Saving money by maximizing pump lifespans
Preventive maintenance is a key component in maximizing the lifespan of an engine-powered portable pump, as well as providing cost savings, better profitability, increased pump availability, improved productivity, and decreased repair costs....
June 1, 2011 | By Thompson Pump, Port Orange, FL.
Preventive maintenance is a key component in maximizing the lifespan of an engine-powered portable pump, as well as providing cost savings, better profitability, increased pump availability, improved productivity, and decreased repair costs. That’s why it makes sense for pump owners and users to implement a comprehensive service and maintenance program.
Effective service and maintenance keeps equipment working at peak efficiency, so it should not be viewed as a strain on income. The key to a good service and maintenance program is preventive maintenance. This includes adjusting and tuning up equipment and detecting and correcting small problems before they become major problems.
Scheduled preventive maintenance is typically viewed as oil, fuel and air filter changes every 200 to 250 operating hours, as recommended by the manufacturer. While this is necessary, it also provides an excellent opportunity to perform a general machine audit that includes inspection of all wear components and making replacements or adjustments as needed.
Good equipment maintenance requires that everyone share the responsibility. Field operators and mechanics must make sure the equipment is operated properly and that required maintenance intervals are performed. Supervisors must ensure that the proper maintenance schedule and procedures are completed by the mechanics. Finally, the purchasing or parts department must procure the necessary parts, in advance, to avoid delays and downtime.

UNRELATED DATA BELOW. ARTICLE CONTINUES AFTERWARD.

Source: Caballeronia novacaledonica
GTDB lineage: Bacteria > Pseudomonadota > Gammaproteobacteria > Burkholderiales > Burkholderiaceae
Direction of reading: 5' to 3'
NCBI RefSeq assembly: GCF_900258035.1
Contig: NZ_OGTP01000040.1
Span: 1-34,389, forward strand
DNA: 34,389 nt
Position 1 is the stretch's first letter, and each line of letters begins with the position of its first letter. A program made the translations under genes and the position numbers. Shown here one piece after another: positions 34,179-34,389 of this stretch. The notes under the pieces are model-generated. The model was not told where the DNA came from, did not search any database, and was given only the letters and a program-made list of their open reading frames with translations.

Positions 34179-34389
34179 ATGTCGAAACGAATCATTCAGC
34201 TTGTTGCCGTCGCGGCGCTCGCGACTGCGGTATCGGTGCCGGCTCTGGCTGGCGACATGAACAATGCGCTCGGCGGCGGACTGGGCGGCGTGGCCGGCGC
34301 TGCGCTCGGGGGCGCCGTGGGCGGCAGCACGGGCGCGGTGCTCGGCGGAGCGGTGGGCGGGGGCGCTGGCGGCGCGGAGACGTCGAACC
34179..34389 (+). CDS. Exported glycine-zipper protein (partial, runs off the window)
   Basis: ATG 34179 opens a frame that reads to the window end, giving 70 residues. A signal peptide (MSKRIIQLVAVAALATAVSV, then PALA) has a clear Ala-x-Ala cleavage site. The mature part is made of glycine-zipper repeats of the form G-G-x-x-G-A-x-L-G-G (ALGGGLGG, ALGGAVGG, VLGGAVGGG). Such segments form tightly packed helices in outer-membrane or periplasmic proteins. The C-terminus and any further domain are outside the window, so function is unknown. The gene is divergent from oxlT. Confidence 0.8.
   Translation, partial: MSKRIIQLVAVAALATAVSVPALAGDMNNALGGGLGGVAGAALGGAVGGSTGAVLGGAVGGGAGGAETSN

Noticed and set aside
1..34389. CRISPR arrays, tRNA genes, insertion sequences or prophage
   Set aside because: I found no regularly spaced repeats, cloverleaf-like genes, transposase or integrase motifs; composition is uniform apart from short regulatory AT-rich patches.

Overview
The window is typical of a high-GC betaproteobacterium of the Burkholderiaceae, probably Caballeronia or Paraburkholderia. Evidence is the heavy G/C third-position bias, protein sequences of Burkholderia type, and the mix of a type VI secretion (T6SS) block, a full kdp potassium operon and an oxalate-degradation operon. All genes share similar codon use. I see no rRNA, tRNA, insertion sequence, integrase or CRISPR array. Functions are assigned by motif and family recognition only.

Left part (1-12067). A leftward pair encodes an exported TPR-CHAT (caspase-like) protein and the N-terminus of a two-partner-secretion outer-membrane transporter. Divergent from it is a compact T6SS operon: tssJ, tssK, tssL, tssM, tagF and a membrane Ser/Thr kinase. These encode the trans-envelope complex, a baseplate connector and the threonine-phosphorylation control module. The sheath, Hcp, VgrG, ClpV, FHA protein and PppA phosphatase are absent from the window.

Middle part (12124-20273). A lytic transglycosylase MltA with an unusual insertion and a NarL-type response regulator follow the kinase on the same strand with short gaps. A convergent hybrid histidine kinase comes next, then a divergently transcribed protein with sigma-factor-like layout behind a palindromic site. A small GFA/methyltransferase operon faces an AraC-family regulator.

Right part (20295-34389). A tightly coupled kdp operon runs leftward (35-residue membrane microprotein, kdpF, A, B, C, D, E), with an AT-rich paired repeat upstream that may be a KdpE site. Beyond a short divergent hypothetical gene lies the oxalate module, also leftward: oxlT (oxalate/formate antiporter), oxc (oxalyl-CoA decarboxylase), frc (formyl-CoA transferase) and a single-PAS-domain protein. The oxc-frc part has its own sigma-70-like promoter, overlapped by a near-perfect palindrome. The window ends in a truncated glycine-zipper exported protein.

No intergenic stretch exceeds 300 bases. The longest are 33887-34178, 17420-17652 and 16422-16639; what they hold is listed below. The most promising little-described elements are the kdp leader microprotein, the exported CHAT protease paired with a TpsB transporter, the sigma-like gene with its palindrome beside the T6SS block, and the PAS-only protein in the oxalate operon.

Having a manufacturer’s trained service technician perform these tasks may increase the initial cost of the service when compared to using on-staff personnel. However, a trained technician will do the job correctly and also identify components that are susceptible to failure, which avoids downtime and damage to other parts. This will reduce repair costs throughout the life of the equipment and result in savings amounting to much more than the initial cost of a service call.
General pump maintenance
During a visual inspection of an engine-powered portable pump, all areas of material buildup should be noted and removed after the unit is shut down. Remove dust, especially around the alternator, radiator and control panel. Dust can create waterways and channels affecting electronic and non-electronic components. An air hose is the most effective tool to remove dust buildup.
Often in the aggregates market, the substance being pumped has varying pH levels. These high and/or low pH levels can cause extra wear on a pump. Thus, some manufacturers offer pumps with special materials such as bronze or stainless steel, or with special coatings. Hardened impellers, wear plates and volute rings can also lengthen life pump. For pit dewatering, always be sure to use a strainer. This keeps unwanted foreign materials out of the pump.
Items to monitor
To perform general maintenance properly, it is important to pay close attention to the pump while it is running. The following are items to monitor: heat, pressure, vibration, noise, flow, speed, strain, liquid level, power consumption, product contamination, leakage and emissions.
Serious items to watch for, cavitation and water hammer, are two occurrences seen frequently in the aggregates market. To prevent cavitation, run the pump at the proper speed or provide a larger suction hose to handle the fluid. Water hammer, which is a spike in discharge pressure and often the cause of blown seals, can be prevented by starting the pump and slowly throttling up to recommended max speed. Multiple check valves in the discharge line can also provide relief to water hammer. MRO